The cold truth about losing weight (and keeping germ free): Research shows keeping yourself cool DOES have a host of health benefits

Three children who needed dropping off and picking up constantly; the house in disrepair; a partner often away on business and an unpredictable workflow. I was exhausted.

The children, though, were fizzing with energy. Where did it come from? Observing their behaviour led me to one answer: not wearing a lot (which makes it all the easier to run and jump) and not being indoors much.

So, worn down by round-the-clock chores and having tried every energy snack, I followed suit. Keeping cool was the answer.

Twenty years later I’m still following the cold cure.

For much of the year I’m in T-shirts and plimsolls — even when passers-by are wrapped in fleeces and scarves. I’m rarely cold, or short of energy or struggling with menopausal weight gain as many contemporaries seem to be, and I attribute this to keeping my body feeling cool.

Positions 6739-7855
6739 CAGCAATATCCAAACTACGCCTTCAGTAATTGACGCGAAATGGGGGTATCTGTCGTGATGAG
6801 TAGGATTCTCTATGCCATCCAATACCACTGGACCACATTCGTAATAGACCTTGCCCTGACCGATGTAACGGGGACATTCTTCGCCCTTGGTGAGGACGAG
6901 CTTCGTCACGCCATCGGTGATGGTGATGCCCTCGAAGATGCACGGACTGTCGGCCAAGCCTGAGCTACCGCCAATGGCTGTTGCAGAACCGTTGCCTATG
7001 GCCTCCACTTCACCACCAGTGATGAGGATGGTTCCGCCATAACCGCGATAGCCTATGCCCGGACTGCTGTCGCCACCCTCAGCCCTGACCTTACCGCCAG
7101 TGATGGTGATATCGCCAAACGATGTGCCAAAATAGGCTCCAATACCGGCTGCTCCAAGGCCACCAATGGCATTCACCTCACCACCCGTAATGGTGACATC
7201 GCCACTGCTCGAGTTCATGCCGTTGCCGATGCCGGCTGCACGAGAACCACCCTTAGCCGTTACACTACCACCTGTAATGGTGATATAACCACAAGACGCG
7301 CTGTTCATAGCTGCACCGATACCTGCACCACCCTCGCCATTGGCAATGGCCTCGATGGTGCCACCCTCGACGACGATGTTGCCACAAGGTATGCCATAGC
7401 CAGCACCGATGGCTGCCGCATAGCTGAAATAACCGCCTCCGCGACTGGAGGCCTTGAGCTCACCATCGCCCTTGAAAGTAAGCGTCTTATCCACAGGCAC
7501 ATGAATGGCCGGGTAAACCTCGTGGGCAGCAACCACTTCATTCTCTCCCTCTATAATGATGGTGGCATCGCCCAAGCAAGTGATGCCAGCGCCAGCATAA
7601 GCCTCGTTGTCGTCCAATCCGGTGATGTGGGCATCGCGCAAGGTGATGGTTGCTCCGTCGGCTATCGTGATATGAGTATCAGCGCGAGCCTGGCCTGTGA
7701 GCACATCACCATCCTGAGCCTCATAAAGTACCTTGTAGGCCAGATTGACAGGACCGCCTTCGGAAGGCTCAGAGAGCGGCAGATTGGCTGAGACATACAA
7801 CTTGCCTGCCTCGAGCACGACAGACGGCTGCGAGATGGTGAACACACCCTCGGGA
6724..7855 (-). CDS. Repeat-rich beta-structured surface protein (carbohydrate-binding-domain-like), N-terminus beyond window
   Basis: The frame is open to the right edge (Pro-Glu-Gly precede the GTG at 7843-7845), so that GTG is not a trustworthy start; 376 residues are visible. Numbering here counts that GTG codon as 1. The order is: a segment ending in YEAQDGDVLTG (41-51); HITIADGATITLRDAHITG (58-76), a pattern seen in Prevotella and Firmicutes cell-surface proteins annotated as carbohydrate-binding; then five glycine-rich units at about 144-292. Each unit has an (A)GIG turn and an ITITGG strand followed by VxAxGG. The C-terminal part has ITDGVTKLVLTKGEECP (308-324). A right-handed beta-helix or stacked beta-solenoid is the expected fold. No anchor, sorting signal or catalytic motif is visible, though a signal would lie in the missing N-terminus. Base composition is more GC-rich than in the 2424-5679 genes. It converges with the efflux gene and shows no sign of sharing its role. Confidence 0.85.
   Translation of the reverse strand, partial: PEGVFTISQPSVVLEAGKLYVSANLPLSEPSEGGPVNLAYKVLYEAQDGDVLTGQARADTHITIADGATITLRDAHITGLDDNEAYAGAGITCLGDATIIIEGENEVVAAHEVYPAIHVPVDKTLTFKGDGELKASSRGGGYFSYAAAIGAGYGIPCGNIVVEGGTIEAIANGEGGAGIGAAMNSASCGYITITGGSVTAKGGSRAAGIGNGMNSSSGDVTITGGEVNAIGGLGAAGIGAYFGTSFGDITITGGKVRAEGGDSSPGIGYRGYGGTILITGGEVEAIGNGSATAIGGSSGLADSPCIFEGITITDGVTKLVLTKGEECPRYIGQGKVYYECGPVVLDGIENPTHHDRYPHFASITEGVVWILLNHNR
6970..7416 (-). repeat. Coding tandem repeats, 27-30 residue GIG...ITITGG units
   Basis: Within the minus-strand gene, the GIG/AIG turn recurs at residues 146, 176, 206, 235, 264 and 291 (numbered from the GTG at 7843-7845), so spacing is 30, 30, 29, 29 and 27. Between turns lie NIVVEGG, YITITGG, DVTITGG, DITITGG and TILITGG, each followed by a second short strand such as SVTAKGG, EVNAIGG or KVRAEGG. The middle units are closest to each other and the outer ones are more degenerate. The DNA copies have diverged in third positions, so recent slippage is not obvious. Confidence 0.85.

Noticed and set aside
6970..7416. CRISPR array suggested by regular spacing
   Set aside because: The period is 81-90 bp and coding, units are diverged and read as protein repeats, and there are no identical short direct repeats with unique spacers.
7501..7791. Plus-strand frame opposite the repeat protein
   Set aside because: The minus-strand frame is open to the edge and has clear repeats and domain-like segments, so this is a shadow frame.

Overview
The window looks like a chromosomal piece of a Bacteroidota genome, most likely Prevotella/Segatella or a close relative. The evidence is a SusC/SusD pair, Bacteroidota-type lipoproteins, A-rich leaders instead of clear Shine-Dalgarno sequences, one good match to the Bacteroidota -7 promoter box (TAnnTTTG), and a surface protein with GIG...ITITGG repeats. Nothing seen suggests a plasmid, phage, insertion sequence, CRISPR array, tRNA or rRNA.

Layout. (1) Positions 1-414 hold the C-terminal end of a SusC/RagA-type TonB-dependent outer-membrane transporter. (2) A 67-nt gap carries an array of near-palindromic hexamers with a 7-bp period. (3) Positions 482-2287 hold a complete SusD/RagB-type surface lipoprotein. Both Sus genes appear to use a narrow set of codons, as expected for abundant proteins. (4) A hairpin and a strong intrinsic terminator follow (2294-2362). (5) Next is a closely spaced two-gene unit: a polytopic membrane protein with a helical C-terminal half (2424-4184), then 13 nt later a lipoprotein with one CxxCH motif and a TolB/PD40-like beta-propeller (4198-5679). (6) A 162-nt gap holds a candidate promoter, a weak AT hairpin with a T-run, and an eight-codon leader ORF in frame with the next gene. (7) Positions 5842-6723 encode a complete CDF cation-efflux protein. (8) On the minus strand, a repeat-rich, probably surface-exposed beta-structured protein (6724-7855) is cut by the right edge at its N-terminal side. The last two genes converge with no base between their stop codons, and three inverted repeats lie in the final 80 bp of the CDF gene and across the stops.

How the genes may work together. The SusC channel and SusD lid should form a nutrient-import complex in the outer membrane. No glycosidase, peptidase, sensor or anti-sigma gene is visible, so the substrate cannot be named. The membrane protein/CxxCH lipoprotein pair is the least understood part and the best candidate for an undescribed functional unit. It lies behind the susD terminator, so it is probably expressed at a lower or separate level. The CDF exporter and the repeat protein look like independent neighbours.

And what was once seen as eccentricity now has a stack of science behind it. Research shows that being cold activates our brown fat tissue, the type that helps burn calories.

Brown fat — unlike white fat which is seen in abundance around midriffs, bottoms and chins — is invisibly and compactly distributed deep inside, especially around the shoulder blades, spine and kidneys. 

It is created in a process known as thermogenesis in response to low temperatures and burns up energy to keep our bodies warm when in a cold environment.

Read more herethis link will leave

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